Wednesday, February 21 , 2018, 11:16 am | Fair 57º

 
 
 

Paul Burri: Sold on a Car with All the Options

Paying for even the smallest of upgrades was worth it — or was it?

Many years ago, when I was a single divorced man with few responsibilities and a fair amount of disposable income (what a concept!), I came down with a severe case of something called covetismus automotibilus, or “new car disease.”

Paul Burri
Paul Burri

The first symptoms are an uncontrollable twitching of the eyes toward newer cars alongside you at stop lights, soon followed by a compulsion to read the automobile section of the newspaper. The more advanced symptoms are when you become addicted to something referred to as “the new car smell” and you notice yourself driving past car dealerships for no apparent reason. Unfortunately, there is only one known cure for this disease, and it’s expensive and not usually covered by most medical insurance plans.

Eventually my disease advanced to the point when I found myself in a Pontiac dealership — Pontiacs, remember them? — shopping for a Pontiac Firebird. A little history here — the Firebird was sort of the equivalent of a Ford Mustang, the low-end model of sporty cars. Next up in the Firebird series was the more expensive Formula model, and the top of the line was the Trans Am, which could be compared to a Chevrolet Corvette.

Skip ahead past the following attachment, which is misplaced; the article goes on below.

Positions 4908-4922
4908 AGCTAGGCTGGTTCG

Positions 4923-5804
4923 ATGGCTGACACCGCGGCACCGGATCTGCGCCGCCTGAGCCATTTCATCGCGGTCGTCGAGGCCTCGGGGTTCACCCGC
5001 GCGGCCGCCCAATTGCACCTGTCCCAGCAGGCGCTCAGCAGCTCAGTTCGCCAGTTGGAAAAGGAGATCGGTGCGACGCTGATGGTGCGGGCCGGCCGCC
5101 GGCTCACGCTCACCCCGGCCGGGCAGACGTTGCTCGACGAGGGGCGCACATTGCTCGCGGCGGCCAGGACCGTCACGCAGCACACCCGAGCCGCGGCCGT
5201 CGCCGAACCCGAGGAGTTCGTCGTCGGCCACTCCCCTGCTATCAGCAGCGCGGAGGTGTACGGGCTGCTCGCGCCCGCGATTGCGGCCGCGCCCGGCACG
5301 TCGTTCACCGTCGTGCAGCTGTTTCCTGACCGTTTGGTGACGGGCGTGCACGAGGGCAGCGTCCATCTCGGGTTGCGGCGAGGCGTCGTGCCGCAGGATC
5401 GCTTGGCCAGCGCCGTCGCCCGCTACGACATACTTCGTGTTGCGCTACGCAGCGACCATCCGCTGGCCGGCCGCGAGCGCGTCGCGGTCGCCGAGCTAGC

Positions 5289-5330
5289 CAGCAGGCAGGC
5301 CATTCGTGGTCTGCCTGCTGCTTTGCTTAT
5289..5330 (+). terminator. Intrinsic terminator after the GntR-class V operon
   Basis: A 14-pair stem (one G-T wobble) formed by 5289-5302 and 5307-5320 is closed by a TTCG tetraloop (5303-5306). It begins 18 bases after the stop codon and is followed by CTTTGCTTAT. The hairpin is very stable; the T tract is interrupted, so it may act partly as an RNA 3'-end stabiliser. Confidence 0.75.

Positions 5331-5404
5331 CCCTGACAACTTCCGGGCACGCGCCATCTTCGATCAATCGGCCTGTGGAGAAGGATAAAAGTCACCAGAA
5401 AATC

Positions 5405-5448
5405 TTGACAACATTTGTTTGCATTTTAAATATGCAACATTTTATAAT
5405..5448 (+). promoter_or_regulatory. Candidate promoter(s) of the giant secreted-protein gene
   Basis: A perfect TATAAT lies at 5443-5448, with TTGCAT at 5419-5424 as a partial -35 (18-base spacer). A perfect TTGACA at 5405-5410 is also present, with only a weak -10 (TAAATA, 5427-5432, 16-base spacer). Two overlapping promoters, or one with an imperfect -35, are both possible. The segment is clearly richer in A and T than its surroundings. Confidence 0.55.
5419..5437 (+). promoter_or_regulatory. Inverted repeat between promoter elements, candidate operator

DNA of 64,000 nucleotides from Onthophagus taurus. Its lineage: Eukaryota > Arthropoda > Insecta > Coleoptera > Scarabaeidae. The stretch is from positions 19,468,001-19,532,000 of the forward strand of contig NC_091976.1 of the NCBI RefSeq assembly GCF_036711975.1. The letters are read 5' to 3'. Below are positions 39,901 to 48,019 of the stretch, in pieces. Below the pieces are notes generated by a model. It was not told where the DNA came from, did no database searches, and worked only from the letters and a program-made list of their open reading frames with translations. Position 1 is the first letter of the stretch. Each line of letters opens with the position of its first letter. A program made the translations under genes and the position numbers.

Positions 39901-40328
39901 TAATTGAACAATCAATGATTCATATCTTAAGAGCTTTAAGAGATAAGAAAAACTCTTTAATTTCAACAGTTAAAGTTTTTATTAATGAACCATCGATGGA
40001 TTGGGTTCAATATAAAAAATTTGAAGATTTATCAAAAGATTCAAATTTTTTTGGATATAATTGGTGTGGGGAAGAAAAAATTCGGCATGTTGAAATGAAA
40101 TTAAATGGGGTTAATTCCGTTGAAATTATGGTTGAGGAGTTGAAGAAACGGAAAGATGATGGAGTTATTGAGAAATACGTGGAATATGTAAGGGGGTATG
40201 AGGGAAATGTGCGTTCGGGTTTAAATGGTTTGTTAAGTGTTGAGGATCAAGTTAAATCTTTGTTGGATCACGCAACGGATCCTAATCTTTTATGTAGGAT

So there I am starting to look at Firebirds. The salesman and I hit it off pretty quickly, and it wasn’t too long before he started talking about the Trans Am. After a test drive in one of the Firebirds, he slyly suggested we try one of the Trans Ams. (He was one helluva salesman.) As he knew would happen, I was sold within 100 feet of leaving the car lot.

We sat down to write up my order. Once we got past the color, he asked me, “Do you want the upgraded mag wheels?”

I answered, “How much are they?” He told me, and I said OK.

Then he asked me about the upgraded stereo system, the better version of the air-conditioning system, the deluxe comfort package (whatever that was), the fancy paint trim option, the expensive hood decal, the new safety door lock system — and I can’t remember how many other upgrades and options. I agreed to every one of them, at a significant increase in price, of course.

It’s a few weeks later and I’m driving my beautiful, brand-new car when I notice on the dashboard a small plastic insert — the kind of thing they use to plug a hole where a switch of some kind is supposed to be. I have no idea what is supposed to be in that hole, and nowhere in the car’s manual is there any answer.

But I am irritated beyond words that there is something that is supposed to be there that I don’t have. I don’t know what’s missing, but I do know that I have to have it. My car is not complete. I don’t have every single possible option.

And I wasn’t satisfied until I went back to the dealership and had them install the switch that controlled a special light for the trunk — at an additional $198.76.

Question: How often did I use that switch?

Answer: Once, right after it was installed.

— Paul Burri is an entrepreneur, inventor, columnist, engineer and iconoclast. He is not in the advertising business, but he is a small-business counselor with the Santa Barbara chapter of Counselors to America’s Small Business-SCORE. The opinions and comments in this column are his alone and do not represent the opinions or policies of any outside organization. He can be reached at .(JavaScript must be enabled to view this email address).

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